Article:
Vietnam’s infrastructure and construction market is among Southeast Asia’s most diverse competitive landscapes, given the mix of nationalities of companies operating in the country, according to Fitch Solutions, a subsidiary of Fitch Group.
High level of openness of construction market
The market was historically dominated by homegrown state-owned enterprises but with the gradual opening up of the Vietnamese economy to foreign investors, as well as the government’s emphasis on infrastructure development, Fitch Solutions expects more foreign participation in Vietnam’s construction market over the coming years.
Foreign Players Hold Higher Market Share Than Domestic Contractors
Vietnam - Share Of Construction Roles By Company Nationality
Opportunities exist mainly in areas where private or foreign companies have competitive advantages, including designing, consulting, building and managing projects (especially projects that are more technically challenging) and supplying high-value industrial goods such as rolling stock and wind turbines.
Based on its data, Fitch Solutions suggested foreign players hold a larger market share than domestic contractors, with the latter holding 43% of construction roles awarded. This, nevertheless, reflects the openness of Vietnam’s construction market.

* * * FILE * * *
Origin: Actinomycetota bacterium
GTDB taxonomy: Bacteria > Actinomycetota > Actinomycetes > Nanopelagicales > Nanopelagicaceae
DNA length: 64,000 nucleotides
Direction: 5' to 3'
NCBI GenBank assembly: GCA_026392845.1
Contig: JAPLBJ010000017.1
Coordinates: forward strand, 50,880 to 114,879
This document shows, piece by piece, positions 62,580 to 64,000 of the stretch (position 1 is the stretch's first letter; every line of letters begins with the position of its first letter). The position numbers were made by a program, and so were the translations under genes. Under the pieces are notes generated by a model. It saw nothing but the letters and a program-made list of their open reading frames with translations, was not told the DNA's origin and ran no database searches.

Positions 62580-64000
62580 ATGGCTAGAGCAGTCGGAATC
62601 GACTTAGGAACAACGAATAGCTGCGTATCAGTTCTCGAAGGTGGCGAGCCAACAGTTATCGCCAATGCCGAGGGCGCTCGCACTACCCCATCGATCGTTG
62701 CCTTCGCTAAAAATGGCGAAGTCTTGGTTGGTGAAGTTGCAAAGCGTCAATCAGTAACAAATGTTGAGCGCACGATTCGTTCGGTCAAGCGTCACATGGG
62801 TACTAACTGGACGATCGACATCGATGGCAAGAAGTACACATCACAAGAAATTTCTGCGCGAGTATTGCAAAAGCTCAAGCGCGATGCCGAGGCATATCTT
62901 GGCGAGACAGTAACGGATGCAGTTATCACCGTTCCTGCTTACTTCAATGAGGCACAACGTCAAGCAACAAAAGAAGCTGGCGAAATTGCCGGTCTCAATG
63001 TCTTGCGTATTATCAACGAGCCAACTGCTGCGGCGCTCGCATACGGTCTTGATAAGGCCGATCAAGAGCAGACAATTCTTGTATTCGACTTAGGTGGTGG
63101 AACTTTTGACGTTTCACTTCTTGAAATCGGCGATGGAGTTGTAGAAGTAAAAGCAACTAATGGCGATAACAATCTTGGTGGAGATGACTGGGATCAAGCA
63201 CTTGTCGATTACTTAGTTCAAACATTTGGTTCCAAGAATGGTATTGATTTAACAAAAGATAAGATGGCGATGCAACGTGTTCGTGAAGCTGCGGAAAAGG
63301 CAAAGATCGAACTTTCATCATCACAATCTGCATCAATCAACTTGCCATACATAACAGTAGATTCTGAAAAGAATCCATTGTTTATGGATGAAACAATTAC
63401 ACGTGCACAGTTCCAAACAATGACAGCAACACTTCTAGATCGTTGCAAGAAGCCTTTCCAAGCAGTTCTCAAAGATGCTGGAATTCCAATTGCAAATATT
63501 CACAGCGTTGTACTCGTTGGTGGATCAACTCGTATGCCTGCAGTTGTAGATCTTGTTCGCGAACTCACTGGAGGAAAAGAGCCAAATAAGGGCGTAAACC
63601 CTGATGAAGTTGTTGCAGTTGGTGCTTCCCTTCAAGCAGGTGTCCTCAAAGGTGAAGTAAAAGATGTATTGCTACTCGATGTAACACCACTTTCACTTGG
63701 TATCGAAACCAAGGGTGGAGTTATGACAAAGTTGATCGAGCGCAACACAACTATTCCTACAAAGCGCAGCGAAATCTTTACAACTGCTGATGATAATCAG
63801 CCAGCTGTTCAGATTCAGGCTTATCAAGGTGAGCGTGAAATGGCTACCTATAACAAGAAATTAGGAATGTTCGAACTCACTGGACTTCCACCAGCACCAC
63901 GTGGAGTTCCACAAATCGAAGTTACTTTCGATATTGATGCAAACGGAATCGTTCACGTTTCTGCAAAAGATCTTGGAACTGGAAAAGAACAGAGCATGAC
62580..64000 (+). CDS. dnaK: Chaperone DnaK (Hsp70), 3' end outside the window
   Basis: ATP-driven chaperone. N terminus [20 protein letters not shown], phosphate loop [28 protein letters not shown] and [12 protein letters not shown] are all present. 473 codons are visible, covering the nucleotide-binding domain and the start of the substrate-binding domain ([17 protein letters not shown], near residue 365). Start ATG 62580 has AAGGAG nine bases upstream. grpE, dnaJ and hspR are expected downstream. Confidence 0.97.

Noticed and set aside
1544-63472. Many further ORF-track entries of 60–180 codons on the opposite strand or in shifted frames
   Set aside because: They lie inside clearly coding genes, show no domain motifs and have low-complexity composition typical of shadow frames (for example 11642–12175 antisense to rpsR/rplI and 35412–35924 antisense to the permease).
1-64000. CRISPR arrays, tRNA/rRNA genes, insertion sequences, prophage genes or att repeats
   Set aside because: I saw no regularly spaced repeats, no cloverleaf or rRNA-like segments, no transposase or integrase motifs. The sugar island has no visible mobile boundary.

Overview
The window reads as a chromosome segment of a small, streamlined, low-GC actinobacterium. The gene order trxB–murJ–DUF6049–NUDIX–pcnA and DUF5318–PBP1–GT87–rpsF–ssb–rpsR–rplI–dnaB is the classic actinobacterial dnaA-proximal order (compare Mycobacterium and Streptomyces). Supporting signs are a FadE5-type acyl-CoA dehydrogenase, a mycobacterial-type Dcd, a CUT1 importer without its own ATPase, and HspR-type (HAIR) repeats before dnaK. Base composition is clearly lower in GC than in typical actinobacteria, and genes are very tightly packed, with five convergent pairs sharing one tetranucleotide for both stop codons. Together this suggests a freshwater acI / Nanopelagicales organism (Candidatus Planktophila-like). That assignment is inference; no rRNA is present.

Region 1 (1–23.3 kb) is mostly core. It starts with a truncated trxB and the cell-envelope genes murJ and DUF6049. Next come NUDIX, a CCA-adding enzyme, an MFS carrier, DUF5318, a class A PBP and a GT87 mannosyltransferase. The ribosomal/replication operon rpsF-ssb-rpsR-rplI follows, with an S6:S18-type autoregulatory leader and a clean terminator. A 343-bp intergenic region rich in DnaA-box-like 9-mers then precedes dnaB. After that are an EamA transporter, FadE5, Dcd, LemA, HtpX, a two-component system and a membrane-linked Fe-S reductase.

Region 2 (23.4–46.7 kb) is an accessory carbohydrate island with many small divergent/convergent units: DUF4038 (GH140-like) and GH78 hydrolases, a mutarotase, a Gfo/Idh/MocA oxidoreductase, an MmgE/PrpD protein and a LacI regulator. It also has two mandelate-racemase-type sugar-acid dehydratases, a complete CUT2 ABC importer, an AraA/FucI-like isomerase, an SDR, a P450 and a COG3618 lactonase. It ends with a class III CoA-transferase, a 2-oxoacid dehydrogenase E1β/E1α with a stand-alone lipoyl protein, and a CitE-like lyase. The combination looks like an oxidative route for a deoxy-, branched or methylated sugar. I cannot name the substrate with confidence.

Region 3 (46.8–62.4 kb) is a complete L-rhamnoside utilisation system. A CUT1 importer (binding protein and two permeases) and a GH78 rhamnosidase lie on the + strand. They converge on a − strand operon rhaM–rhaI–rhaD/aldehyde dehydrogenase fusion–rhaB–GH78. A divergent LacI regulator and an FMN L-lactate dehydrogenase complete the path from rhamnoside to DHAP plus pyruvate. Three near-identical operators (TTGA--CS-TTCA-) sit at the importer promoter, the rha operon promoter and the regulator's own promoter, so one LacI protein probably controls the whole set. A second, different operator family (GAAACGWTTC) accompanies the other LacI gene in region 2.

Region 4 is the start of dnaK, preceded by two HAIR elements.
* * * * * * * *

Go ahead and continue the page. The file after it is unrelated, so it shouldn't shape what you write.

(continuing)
The proportion of local dominance is lower as compared to its regional peers – in Indonesia, local companies hold 65% of market share, Thai companies hold 56% in Thailand, and Malaysian companies hold 62% in Malaysia. Only the Philippines has a lower share of domestic dominance than Vietnam at 34%.
Major Vietnamese players include joint-stock company Civil Engineering Construction Corporation (CECC), represented through its various divisions (e.g. CECC No.1, CECC No. 4 etc.), Truong Son Construction Corp, LILAMA Vietnam Machine Installation Corporation and Vinaconex.
South Korean firms leading among foreign players
Meanwhile, foreign companies, accounting for 57% of the market share, reflect the openness of Vietnam’s construction market. Moreover, they are essential to the development of Vietnam’s infrastructure sector with modern technology, expertise in project management and construction methods, stated Fitch Solutions.
South Korea, Japanese, Chinese Companies Dominate
Vietnam - Share Of Construction Roles Held By Foreign Companies, Top 10
The enactment of the Public-Private Partnership (PPP) Law in 2020 signals the government’s intention to attract more private sector investments in the infrastructure sector, and Fitch Solutions is of the belief that foreign players will play an increasingly important role over the next decade.
Leading the foreign nationalities in construction roles are South Korean companies with 17% of market share, represented by established brands such as GS E&C, Doosan Heavy Industries & Construction and POSCO E&C. In particular, three South Korean engineering companies, GS E&C, POSCO E&C and Hamon Group, were involved in the construction of the US$9 billion Nghi Son Oil Refinery and Petrochemical Complex, which was completed in 2018.